Contributed by Marielle Grenade-Willis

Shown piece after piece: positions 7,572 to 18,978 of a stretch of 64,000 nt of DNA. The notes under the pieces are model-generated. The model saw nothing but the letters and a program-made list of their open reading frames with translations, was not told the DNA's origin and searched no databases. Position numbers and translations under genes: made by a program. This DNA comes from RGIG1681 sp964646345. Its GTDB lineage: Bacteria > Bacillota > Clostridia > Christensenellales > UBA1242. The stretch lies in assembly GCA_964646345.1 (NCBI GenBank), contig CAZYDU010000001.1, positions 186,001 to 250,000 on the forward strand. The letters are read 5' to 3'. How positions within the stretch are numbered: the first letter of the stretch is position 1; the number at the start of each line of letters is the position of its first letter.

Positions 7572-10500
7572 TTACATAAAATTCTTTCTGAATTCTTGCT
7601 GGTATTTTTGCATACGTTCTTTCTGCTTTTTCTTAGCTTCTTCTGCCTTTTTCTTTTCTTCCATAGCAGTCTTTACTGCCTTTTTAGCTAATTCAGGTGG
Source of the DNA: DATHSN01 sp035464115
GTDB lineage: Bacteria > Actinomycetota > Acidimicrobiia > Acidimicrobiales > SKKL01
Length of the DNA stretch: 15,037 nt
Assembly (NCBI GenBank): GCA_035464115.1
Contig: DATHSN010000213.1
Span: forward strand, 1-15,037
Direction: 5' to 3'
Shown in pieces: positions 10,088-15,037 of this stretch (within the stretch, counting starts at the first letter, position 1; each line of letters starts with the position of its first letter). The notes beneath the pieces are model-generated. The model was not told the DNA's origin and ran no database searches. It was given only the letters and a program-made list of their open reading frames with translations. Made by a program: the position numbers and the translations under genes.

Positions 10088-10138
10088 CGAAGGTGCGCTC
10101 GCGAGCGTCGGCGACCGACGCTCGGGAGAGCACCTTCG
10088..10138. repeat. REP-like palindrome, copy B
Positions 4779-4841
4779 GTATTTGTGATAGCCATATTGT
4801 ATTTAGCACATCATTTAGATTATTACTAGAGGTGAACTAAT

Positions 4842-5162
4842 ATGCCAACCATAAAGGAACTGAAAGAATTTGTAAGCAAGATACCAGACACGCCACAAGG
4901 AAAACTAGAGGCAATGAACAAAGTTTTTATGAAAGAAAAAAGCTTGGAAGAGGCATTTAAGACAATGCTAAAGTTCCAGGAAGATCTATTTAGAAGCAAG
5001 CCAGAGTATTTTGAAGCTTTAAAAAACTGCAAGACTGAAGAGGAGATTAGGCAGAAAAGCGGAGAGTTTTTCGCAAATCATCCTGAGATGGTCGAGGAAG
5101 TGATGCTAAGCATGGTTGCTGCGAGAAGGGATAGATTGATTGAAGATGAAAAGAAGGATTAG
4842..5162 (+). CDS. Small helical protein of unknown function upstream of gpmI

It’s autumn and that means squirrels are busy storing their nuts for the winter season. A memory technique known as “chunking” which basically means a process of storing new information in lumps rather than as individual variables has been found to be used by squirrels while hiding their nuts. Animal behaviorist, Mikel Delgado, who conducted the experiment says, “I wanted to know if squirrels would basically arrange their nuts in a way that might facilitate either recall of the location or recaching and redistribution of those nuts later, making it more convenient for them to remember where nuts were stored—because they stored nuts of a similar type or value in similar locations spatially.” What he found was that squirrels would actively store nuts of the same variety in places that were different from a nut of another species. In a sense, we could say that such behavior is a squirrel’s way of acting upon “material” control over one’s environment, a way to ensure bodily health, and an expression of practical reason as outlined by Martha Nussbaum’s Central Capabilities Approach.